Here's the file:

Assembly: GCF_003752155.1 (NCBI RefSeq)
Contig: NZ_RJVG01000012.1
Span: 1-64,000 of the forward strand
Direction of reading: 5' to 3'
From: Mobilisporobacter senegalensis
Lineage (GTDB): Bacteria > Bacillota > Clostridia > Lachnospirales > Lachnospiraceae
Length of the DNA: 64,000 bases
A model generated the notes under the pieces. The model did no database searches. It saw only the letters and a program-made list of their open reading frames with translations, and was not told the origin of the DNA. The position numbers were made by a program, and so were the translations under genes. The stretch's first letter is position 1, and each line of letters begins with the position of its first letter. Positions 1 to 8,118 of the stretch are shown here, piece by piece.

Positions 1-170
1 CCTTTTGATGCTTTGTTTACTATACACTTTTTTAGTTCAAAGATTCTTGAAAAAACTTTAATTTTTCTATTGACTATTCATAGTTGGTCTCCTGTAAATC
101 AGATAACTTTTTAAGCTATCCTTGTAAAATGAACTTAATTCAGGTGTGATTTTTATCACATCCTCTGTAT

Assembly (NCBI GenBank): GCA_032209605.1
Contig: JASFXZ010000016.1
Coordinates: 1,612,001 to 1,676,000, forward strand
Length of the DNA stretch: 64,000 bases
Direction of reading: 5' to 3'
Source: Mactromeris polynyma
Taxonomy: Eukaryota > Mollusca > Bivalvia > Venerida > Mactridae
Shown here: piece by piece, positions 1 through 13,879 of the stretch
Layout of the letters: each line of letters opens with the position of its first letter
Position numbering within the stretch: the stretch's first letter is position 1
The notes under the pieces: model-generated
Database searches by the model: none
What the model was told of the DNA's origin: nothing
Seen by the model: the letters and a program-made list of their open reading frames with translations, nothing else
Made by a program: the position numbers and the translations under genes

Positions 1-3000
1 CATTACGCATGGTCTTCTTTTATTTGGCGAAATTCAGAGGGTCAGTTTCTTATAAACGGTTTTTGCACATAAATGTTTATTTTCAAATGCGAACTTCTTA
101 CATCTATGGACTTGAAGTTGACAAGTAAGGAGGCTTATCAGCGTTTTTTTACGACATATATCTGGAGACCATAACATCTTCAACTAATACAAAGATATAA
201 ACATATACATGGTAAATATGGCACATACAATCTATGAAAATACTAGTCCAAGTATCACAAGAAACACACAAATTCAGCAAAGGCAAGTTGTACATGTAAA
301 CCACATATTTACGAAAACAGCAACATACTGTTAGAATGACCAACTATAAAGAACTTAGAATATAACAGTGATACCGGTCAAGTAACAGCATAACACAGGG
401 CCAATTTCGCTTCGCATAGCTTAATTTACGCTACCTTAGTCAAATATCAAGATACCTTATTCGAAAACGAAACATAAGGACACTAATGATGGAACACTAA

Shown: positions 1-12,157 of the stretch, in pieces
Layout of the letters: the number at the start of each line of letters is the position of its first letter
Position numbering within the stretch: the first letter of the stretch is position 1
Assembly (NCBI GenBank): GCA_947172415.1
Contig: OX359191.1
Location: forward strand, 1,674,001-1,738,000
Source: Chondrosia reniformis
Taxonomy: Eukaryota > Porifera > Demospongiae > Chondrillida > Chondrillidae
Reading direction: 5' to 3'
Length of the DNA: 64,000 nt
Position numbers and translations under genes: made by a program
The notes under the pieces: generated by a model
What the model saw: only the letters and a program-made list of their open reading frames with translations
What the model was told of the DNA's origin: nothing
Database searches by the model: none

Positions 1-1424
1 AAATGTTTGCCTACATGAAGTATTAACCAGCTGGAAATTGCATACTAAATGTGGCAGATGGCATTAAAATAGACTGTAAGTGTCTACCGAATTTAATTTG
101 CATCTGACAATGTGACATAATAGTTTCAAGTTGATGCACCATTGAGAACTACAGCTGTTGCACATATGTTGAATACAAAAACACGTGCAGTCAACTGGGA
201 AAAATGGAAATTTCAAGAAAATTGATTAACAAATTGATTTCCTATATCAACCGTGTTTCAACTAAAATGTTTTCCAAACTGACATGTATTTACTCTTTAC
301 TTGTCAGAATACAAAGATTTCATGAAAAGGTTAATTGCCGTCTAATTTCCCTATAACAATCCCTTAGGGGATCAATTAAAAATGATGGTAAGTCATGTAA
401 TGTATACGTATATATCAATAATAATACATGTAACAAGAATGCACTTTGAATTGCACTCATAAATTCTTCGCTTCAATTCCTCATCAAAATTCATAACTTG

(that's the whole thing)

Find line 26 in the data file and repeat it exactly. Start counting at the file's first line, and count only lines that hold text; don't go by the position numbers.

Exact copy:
Made by a program: the position numbers and the translations under genes